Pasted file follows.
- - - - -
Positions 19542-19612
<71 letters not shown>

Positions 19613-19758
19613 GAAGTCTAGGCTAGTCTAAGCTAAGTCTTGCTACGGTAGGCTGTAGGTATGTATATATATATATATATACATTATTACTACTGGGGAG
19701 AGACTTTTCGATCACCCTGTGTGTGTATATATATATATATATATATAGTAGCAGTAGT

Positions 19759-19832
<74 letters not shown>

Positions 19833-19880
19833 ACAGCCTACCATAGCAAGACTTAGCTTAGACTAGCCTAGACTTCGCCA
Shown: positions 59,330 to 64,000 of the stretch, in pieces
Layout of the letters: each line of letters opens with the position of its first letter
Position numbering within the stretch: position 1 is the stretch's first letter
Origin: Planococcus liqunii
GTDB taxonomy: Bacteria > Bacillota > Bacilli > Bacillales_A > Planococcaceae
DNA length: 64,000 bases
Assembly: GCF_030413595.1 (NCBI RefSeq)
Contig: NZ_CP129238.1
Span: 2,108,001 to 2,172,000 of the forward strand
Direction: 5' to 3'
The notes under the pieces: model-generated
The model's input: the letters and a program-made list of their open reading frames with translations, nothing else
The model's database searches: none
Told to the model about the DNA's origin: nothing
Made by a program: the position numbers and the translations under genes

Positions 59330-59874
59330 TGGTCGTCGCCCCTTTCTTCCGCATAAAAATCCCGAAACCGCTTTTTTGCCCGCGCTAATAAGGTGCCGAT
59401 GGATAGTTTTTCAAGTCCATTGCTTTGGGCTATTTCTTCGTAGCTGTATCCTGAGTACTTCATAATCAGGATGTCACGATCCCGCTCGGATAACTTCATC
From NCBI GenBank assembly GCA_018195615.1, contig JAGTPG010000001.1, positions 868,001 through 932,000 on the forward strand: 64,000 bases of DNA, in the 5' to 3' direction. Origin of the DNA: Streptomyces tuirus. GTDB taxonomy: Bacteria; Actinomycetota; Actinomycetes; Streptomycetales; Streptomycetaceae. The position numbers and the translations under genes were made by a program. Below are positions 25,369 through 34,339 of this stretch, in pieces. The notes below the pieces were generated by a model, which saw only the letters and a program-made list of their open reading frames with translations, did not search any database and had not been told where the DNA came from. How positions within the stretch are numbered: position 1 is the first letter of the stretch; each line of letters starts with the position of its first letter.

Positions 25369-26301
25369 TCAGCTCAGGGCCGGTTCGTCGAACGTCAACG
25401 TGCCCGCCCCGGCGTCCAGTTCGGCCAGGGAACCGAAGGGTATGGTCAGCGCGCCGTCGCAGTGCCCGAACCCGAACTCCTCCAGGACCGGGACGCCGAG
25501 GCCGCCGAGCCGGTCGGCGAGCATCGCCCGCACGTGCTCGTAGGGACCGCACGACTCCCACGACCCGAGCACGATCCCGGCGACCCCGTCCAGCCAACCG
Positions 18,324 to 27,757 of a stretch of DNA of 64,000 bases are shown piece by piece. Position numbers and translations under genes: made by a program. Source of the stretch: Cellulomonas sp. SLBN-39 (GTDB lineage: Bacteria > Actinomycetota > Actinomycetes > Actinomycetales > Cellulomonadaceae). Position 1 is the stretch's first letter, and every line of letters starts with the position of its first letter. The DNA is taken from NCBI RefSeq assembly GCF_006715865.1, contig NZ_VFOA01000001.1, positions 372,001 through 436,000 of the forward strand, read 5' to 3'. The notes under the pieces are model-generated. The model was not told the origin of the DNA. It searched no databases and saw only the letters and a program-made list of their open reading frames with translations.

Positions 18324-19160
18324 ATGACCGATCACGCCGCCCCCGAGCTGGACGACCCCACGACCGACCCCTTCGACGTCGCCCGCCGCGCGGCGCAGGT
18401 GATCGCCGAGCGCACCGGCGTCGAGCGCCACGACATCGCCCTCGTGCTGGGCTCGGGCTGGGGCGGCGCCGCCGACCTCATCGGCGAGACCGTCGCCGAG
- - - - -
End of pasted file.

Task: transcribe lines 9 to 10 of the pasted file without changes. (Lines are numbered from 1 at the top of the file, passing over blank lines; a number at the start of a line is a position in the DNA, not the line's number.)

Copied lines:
19833 ACAGCCTACCATAGCAAGACTTAGCTTAGACTAGCCTAGACTTCGCCA
Shown: positions 59,330 to 64,000 of the stretch, in pieces